View from the roof of the Omni Royal Orleans Hotel, where two bells are installed; by Tere Kirkland
Have you heard the bells? It’s almost as if a moment has been frozen in time, haunting the French Quarter daily at 3 p.m.
There are five bells dispersed through an area that’s roughly bordered by Chartres, Toulouse, Royal and St. Louis streets. But of course, the sound spills beyond this, and also disappears into it. They resist being heard all at the same time, so if you do want to hear all of them, you’ll have to move through the city.
The bells are a part of Recitations (…pour le triomphe de la liberté et de l’égalité…), a sound installation by Zarouhie Abdalian, and the first program offered in conjunction with The Historic New Orleans Collection’s forthcoming exhibition Art of the City: Postmodern to Post-Katrina, presented by The Helis Foundation.
While we’re often imprisoned by familiarity—the things we think we know, like our city, or the long-established use for bells (church, school, another hour ticking by), Recitations goes beyond the traditional art space and time frame and creates a truly compelling and unique exhibit, which encourages residents and tourists alike to rediscover the city, a new city, blossoming amongst the old.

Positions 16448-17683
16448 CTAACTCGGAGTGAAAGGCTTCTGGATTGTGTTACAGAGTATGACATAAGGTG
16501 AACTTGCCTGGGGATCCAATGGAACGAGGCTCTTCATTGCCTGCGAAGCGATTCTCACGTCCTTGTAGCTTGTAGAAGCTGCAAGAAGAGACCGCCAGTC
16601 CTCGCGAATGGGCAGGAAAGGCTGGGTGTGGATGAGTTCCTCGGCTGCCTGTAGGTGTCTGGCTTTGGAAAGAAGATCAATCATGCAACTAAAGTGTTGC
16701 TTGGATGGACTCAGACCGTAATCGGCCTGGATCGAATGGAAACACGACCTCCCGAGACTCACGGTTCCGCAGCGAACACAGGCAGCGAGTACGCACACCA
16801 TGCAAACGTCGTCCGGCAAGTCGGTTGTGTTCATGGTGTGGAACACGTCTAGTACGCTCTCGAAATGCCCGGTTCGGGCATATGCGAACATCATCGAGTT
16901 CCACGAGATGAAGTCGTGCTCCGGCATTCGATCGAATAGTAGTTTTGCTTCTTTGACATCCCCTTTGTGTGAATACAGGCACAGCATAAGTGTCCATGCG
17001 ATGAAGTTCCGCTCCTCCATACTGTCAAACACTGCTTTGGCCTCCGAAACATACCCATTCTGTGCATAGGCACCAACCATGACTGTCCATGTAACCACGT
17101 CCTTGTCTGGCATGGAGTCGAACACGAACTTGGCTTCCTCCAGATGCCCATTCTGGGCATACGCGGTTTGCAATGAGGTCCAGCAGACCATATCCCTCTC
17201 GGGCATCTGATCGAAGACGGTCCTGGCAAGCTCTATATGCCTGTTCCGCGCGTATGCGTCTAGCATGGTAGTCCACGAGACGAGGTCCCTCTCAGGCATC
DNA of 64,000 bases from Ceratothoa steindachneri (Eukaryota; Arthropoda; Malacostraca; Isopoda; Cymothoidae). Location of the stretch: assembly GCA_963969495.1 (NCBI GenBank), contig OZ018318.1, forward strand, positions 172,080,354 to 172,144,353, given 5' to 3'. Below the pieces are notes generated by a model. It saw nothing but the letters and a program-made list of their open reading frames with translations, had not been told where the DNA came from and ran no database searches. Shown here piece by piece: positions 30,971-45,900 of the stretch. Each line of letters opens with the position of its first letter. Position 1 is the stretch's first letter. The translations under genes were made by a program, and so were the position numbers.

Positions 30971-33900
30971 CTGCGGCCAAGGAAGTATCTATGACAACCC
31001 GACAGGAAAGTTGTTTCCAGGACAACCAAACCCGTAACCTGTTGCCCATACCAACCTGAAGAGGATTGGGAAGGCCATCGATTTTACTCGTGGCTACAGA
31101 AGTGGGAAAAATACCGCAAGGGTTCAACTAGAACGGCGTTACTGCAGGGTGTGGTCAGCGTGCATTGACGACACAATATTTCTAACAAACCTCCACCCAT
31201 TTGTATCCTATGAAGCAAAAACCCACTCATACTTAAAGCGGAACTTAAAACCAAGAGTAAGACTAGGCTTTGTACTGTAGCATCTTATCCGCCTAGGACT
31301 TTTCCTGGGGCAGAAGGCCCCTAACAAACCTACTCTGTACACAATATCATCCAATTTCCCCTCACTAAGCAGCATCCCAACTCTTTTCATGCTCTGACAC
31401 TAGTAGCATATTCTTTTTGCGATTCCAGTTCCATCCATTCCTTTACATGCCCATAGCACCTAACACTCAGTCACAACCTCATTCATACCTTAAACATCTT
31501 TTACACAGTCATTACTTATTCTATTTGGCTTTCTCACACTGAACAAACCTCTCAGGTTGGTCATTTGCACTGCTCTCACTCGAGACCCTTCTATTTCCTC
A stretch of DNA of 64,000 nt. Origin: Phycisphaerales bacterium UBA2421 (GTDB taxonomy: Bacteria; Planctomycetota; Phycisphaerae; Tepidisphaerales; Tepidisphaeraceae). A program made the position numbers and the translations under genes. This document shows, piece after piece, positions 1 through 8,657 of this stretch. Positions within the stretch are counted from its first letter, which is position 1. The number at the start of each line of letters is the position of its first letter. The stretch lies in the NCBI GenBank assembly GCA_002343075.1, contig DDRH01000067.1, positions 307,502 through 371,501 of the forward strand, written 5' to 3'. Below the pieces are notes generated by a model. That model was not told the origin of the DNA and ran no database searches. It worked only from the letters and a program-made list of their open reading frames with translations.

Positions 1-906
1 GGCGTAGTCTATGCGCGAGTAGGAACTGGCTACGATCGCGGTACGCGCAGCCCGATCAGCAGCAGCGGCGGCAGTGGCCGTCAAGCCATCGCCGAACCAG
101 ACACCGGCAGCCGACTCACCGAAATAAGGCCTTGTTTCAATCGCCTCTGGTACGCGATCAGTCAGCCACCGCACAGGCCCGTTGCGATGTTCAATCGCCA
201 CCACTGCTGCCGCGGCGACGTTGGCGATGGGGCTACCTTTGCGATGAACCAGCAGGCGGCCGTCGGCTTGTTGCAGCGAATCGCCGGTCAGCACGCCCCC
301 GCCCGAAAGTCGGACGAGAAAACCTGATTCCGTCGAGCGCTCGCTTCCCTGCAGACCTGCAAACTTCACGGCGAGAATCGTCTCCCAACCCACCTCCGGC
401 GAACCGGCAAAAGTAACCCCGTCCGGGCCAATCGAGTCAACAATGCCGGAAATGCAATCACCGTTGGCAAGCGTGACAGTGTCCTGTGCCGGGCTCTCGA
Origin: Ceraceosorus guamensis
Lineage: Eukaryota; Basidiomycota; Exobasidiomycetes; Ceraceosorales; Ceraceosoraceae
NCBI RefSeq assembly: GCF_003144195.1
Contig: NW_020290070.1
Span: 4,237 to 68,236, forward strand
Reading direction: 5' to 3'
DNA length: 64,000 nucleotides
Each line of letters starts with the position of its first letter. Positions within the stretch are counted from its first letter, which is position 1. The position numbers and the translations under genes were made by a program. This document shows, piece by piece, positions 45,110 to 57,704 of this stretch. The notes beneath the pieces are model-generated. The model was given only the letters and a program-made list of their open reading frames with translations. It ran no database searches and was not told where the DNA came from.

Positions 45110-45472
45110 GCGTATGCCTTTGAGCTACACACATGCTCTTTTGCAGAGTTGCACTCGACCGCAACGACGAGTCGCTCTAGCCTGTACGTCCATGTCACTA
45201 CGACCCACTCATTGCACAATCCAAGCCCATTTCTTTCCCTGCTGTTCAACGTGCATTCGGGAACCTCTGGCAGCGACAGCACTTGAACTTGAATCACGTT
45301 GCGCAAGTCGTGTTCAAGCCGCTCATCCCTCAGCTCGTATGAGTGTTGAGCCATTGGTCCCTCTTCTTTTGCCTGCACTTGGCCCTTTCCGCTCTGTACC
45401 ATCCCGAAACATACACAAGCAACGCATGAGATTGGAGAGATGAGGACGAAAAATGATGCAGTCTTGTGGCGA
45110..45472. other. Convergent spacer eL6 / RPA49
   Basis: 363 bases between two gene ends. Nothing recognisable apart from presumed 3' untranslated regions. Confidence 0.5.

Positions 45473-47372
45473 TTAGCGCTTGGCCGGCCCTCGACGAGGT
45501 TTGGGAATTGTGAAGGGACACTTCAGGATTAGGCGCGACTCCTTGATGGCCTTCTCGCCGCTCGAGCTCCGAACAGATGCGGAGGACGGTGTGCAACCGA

Abdalian, a graduate of the New Orleans Center for Creative Arts, and a Crescent City native, has been deeply inspired by the city’s desire to take control of public spaces in the recent years leading up to our Tricentennial.
The title of the installation, ‘for the triumph of freedom and equality,’ comes from a 1791 letter Toussaint Louverture wrote to the French commissioner on the eve of the Haitian Revolution.
“For me, that title was appropriate on this Tricentennial, not only because that revolution inspired uprisings here, but because those aims and goals remain yet unrealized. But I think there’s great potential in the city of New Orleans for realizing them in our next 300 years,” says Abdalian.
Bells are traditionally used as a signal, but how will this signal be registered? Will it be a call to war, or a call for peace? Will it evoke the past, or ring in a new era? The rhythms heard from the bells are related to speech or oration, a sound that mimics talking to one another. One can only imagine what this conversation would be, in the context of our Tricentennial, with opinions varying so greatly during such a politically charged time.
“In some respects I celebrate the end of the last 300 years and the beginning of the next, which will be a more exciting time,” Abdalian says.